While that damned volcanic ash kept American photographer Ed Kashi, the man of the hour, from attending the launch night of his latest exhibition at Diemar/Noble Photography in west London, the gallery was packed with people eager to finally see his winning Prix Pictet commission.
Prix Pictet is the world’s only photography competition that combines photography with sustainability, using the talents of some of the world’s most influential and innovative photographers to raise awareness of some of the world’s most desperate, and often unreported, environmental causes.
Gaining notoriety from Curse of the Black Gold, his harrowing portrayal of the oil industry in the Niger Delta, Ed Kashi is widely considered a master in documenting socio-political issues. This year, under the theme of ‘Earth’, he turned his photographic lens to Madagascar and, judging by this stunning collection of photographs, Kashi was the ideal choice to finally capture the true essence of this fascinating put poverty stricken country.
Working with UK charity and Malagasy registered NGO, Azafady, an organisation committed to helping Madagascar’s poorest communities develop sustainable ways of living, these photographs not only pay testament to the charity’s work but also offer a rare insight into the lives of the Malagasy people in the face of poverty, drought and deforestation.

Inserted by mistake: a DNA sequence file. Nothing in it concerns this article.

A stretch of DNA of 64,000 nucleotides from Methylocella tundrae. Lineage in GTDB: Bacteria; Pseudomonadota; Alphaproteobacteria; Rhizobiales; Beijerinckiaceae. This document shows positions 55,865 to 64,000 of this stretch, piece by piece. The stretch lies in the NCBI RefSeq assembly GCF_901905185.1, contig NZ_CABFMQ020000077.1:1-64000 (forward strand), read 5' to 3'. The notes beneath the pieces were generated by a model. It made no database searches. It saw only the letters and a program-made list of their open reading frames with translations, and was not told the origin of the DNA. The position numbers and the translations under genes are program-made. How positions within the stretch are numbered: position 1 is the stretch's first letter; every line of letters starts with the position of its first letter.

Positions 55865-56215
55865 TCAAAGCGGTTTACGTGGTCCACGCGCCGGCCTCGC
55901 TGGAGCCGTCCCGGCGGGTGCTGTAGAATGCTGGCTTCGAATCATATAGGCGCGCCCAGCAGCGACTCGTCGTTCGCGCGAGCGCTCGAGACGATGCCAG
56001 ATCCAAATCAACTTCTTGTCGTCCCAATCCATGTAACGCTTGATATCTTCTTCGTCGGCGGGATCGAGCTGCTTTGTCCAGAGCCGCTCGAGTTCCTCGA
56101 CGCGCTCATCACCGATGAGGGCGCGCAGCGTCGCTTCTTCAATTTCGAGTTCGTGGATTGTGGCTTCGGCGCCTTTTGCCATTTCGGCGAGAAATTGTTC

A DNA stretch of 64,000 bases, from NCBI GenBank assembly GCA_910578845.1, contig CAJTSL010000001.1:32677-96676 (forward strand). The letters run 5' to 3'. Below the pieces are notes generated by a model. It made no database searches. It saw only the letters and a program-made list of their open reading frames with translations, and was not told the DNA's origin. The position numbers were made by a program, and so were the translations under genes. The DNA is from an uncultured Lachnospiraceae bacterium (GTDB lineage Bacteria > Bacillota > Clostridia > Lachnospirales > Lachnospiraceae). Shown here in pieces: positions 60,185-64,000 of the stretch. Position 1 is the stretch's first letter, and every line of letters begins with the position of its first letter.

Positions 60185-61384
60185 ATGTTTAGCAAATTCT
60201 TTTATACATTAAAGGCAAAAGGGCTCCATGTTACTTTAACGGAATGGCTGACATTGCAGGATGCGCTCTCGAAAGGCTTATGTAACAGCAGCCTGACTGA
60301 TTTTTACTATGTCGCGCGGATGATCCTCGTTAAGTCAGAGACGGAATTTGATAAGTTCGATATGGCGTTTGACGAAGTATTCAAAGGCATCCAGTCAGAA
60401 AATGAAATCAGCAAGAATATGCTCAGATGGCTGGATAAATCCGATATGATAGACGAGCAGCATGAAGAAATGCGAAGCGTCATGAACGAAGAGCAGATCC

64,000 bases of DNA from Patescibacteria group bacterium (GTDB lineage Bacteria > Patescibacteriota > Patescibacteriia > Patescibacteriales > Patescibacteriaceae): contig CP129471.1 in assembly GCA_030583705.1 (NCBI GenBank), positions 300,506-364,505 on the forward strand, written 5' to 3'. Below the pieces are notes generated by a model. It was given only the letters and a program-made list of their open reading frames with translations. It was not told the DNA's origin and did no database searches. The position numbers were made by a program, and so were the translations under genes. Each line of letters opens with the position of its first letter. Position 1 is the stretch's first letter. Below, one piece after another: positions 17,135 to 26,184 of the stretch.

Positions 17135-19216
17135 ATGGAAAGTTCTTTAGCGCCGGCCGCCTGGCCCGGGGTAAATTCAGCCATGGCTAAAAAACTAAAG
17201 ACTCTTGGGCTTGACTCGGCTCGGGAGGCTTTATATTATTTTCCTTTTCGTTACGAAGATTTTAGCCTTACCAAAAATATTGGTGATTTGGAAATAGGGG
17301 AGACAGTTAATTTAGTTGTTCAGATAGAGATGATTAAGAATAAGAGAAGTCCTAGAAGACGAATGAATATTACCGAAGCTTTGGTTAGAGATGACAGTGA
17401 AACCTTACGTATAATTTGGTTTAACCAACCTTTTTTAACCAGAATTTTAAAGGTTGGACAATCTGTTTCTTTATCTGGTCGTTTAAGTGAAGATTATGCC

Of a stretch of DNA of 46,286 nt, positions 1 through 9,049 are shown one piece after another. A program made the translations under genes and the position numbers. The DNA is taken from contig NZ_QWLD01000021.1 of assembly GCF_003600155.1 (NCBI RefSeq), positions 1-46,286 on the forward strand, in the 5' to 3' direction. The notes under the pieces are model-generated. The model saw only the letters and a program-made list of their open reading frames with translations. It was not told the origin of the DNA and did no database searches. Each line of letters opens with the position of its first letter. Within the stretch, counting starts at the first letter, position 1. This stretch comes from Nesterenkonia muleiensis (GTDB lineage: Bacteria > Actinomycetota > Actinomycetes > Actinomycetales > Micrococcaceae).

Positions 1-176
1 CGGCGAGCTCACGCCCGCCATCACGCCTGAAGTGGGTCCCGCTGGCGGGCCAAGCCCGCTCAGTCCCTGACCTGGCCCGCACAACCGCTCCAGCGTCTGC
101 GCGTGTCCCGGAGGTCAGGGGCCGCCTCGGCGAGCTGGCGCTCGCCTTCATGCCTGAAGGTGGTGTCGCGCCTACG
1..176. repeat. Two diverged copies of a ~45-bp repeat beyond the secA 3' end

Saturated with colour to match the intensity of the scenes the images depict, this exhibition not only works to represent a country that is, shamefully, so often left out of the public eye but by showing its raw beauty next to the ecological threats it faces, we are faced with the brutal reality of man’s impact on our planet. Profound as this may sound, these photographs demonstrate Kashi’s ability to capture such intimate and honest photographs of Malagasy life and people, telling the untold story of a scoured earth and those who must live amongst the consequences.
Following the work of Azafady’s Voly Hazo project, which works to combat desertification with tree planting and forest preservation schemes, the photos show the devastating effects of slash and burn agriculture throughout Madagascar and the unsettling lengths people go to find drinking water in droughts. However, alongside these harsh realities, Kashi encapsulates the unshakable sense of community of the Malagasy people, working together with the land and learning to earn sustainable livings by fishing or planting rice.
Through these breathtaking photographs, Kashi is able to tell the real story and articulate the real message behind this exhibition: to give a voice to Madagascar’s plight. It is a call for us to take responsibility for the damage we are doing to our earth, vocalised through Kashi’s innovative and expert lens and the eyes of the Malagasy people. A brutally enlightening look into a sadly underexposed country which will hopefully enlighten us all about the lives of those who are tied to an Earth under threat.
Madagascar: A Land Out Of Balance runs from 20 April – 1 May at:
66/7 Wells Street
Azafady is an award-winning UK registered charity and Malagasy NGO works to provide support to Madagascan communities and Madagascar’s threatened environments.